Iranian Artist Nicky Nodjoumi Talks Revolutions, Secret Police And The Vietnam War

Iranian Artist Talks Revolutions, Secret Police And The Vietnam War

Taymour Grahne, the accomplished blogger and art collector credited with shining a spotlight on some of the Middle East's best artists, is finally opening his own gallery.

The eponymous Tribeca establishment opens its doors this week, bringing the best of Middle Eastern and North African fine art to the doorsteps of Manhattan. To celebrate, Grahne is ushering in the gallery's debut with a exhibition of one of Iran's biggest -- and most opinionated -- painters, Nicky Nodjoumi.

Nicky Nodjoumi, Inspector’s Scrutiny, 2012, Oil on Canvas, 85 x 130 inches / Courtesy of Taymour Grahne Gallery, New York

The 71-year-old artist from Kermanshah is known for his politically savvy artworks; a blend of painting and collage that point a finger at the existing political power structures in the U.S. and Iran. Though he matured in the shadow of revolutionary activity in his native country, he descended upon the United States in a time of protest and upheaval as well, both standing as historical moments that continue to influence his sharp, satirical pieces.

Ahead of his show, "Chasing the Butterfly and Other Paintings," we spoke to the artist about secret police, the Vietnam War and art's role in politics.

Nicky Nodjoumi, Intriguing Gesture, 2013, Ink on Paper, 85 x 126 inches / Courtesy of Taymour Grahne Gallery, New York

You were born in Iran in 1942. Can you tell me a bit about your childhood there?

I was born in Kermanshah, which is about 30 Kilometers from the Iraq border, in the west of Iran. There is a small oil refinery a couple of kilometers to the east of the city. When you are passing through the area, there is strong smell of raw oil that thickens the air for miles. Two things stand out in my early childhood: I was about about four or five when I was put on indefinite bed rest by our family doctor when I was diagnosed with a congenital heart defect. The other incident was when I was in preschool, and we were drawing in class. I did a drawing of a rooster which was so good that teacher took notice of it.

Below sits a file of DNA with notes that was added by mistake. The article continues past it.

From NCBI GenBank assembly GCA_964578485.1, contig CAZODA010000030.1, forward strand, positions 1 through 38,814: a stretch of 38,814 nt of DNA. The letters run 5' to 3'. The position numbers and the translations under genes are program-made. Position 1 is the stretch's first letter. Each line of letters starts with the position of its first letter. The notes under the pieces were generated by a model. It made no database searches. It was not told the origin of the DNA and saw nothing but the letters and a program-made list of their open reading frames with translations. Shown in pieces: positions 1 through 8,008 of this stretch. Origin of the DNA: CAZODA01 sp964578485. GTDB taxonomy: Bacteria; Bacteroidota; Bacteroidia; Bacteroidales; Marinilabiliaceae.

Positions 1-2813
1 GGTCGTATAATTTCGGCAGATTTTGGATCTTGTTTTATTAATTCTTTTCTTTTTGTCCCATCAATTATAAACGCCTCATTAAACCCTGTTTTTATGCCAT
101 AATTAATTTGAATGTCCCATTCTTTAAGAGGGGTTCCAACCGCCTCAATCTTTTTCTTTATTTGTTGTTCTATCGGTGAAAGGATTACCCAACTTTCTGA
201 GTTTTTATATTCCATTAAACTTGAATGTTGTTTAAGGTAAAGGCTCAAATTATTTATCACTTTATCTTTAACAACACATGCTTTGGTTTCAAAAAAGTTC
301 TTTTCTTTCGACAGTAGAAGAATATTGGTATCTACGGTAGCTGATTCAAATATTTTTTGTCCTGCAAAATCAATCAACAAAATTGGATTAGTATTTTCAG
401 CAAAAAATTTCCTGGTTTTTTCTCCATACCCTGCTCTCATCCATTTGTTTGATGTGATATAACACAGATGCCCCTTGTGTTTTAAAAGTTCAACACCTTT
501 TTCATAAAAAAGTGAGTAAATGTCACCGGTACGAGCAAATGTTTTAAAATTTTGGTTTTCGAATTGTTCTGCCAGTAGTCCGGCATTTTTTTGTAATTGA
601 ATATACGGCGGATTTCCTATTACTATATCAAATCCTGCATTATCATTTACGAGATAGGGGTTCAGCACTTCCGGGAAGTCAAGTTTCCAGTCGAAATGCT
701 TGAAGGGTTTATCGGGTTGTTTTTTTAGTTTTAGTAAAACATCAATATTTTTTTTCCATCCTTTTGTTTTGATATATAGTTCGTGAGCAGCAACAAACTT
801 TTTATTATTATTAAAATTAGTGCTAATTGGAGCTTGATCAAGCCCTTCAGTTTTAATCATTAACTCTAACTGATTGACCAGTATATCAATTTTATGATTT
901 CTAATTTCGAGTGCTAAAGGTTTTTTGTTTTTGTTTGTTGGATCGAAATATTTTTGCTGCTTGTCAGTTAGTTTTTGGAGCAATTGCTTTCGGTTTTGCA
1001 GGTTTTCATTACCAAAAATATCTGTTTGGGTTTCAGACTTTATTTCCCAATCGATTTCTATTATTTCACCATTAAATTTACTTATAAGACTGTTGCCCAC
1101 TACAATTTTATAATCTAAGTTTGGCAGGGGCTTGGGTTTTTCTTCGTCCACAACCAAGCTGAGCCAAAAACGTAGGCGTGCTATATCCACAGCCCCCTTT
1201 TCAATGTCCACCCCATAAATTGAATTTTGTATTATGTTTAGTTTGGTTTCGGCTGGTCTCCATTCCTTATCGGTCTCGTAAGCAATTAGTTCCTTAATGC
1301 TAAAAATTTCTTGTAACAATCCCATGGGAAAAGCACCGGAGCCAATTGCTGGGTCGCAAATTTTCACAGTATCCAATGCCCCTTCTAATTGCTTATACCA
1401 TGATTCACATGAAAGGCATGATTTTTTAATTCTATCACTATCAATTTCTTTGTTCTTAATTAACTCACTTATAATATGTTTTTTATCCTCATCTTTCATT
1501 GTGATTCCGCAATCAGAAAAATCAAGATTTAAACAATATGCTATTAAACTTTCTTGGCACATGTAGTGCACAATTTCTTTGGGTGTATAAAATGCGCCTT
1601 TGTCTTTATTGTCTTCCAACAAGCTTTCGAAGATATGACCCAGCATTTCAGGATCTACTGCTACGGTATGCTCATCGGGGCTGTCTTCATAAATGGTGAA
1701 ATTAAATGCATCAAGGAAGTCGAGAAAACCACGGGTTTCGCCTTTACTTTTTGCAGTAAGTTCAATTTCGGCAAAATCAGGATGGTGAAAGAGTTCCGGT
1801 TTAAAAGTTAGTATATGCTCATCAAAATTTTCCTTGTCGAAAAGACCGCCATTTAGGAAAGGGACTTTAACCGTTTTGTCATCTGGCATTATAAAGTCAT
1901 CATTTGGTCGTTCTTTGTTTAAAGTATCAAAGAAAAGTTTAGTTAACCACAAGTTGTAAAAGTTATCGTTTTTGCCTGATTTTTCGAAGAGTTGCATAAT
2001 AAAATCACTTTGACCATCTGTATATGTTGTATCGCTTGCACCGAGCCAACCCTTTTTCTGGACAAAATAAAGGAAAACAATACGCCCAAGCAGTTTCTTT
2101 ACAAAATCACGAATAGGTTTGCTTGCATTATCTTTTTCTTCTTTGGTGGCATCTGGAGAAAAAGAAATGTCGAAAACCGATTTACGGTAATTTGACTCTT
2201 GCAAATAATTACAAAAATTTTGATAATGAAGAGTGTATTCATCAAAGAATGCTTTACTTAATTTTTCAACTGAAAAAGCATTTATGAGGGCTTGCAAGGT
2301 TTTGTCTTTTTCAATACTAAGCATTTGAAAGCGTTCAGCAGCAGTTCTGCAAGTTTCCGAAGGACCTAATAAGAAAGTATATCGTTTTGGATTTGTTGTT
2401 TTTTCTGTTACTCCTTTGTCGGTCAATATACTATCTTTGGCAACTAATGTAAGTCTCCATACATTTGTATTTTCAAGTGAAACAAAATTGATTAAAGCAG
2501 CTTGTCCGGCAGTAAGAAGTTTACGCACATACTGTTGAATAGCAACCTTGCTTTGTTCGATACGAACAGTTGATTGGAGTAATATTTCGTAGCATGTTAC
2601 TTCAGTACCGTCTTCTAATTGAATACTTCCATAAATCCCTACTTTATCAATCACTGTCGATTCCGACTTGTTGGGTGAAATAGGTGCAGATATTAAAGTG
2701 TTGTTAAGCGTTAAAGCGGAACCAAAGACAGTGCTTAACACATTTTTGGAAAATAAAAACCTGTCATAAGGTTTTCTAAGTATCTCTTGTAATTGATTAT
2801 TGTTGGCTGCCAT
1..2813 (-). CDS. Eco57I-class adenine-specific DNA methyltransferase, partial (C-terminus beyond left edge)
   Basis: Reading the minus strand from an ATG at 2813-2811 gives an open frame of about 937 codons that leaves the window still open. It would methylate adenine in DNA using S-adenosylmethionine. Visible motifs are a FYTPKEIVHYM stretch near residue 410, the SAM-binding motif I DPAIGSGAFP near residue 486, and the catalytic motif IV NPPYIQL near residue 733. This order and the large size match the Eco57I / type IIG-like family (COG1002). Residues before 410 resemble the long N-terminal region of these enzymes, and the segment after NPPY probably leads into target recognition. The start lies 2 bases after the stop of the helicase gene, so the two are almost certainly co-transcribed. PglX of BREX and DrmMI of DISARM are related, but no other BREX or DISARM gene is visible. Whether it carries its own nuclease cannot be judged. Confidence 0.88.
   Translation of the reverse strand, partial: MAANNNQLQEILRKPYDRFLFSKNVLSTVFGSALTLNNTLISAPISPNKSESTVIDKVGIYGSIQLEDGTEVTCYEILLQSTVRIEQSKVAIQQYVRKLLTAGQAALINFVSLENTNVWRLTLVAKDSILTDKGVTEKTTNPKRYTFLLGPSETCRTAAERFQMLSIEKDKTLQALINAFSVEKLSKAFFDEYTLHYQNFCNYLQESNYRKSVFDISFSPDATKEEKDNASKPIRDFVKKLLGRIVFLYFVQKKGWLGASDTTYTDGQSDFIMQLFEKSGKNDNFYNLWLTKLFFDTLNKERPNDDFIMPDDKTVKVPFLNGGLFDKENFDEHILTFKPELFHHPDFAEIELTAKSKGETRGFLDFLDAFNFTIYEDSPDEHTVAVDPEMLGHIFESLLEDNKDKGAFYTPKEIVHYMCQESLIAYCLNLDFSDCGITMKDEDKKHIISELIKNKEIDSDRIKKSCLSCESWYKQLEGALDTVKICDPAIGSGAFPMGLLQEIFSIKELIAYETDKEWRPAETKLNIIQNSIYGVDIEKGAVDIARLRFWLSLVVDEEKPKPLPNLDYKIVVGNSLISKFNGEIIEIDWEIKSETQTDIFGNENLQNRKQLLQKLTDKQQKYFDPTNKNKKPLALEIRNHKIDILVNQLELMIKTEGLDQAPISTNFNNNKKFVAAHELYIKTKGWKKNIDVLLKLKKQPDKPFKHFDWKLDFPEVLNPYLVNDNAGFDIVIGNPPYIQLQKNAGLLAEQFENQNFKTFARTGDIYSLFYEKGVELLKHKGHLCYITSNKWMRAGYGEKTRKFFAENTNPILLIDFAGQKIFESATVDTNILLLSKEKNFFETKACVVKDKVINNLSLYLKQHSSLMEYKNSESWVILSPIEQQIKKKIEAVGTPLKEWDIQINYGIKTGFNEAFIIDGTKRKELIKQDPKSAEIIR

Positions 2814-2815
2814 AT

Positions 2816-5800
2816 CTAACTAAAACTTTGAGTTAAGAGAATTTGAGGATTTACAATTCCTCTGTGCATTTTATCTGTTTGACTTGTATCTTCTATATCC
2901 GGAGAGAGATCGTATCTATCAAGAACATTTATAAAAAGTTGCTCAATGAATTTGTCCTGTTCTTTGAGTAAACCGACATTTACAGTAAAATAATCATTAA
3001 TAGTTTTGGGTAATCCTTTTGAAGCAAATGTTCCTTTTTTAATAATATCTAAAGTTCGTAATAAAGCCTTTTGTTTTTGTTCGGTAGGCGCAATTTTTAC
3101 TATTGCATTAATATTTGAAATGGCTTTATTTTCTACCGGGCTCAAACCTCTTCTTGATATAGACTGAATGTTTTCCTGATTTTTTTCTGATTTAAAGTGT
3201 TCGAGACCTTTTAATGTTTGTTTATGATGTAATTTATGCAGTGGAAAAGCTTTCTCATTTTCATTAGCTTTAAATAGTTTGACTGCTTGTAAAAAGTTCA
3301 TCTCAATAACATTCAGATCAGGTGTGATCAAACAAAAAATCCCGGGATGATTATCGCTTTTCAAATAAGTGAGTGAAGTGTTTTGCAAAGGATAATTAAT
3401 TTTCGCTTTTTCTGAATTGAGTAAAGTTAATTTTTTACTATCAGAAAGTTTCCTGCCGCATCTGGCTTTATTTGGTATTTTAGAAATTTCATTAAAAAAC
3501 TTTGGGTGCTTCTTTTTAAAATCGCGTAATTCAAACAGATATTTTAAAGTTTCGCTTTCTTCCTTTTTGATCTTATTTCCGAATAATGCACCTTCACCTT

What type of arts education did you receive in Iran?

In elementary school my calligraphy was very developed. I practiced Persian calligraphy almost every night before I did my homework. It was not until high school that I started doing oil paintings along with my cousin. My father noticed that I was interested in painting and one day he brought home a young man and said this is your painting teacher. My real art education, however, started when I was accepted to the School of Fine Art at Tehran University in 1961. It was an academic training and the most avant-garde style we were allowed to do impressionistic paintings. Later on Michelangelo, Caravaggio, Van Gogh and Picasso influenced me deeply.

Nicky Nodjoumi, The One Who Sees What is Hidden, 2011, Oil on Canvas, 85 x 65 inches / Courtesy of Taymour Grahne Gallery, New York

You left the country to study in NYC. What was your experience like living in the U.S. at this time?

In 1968 I received a two-year scholarship to study at the Beaux Art in Paris. However, in May of that year the student revolt happened there, and subsequently all the scholarships were withdrawn, including mine. So, in 1969 I decided to come to NYC. The first thing I did was to enroll at the New School to learn English. I got involved in the Confederation of Iranian Student Association, which was against the repressive government of Iran and worked for political freedom of expression and the freedom of political prisoners.

At the same time the Vietnam War was going on -- and demonstrations and protests against the war were everywhere in NYC. I was participating in both demonstrations against the repressive government of Iran and against the war in Vietnam in USA. For three years I did not paint. At that time, I thought painting was obsolete. But I did organize a workshop to create posters for the political liberation and resistance against political repression at home in Iran and around the world. Finally in 1972 I enrolled in the City college of NYC to get my MFA. It was only after getting my MFA that I used art as a means of expressing myself, exclusively.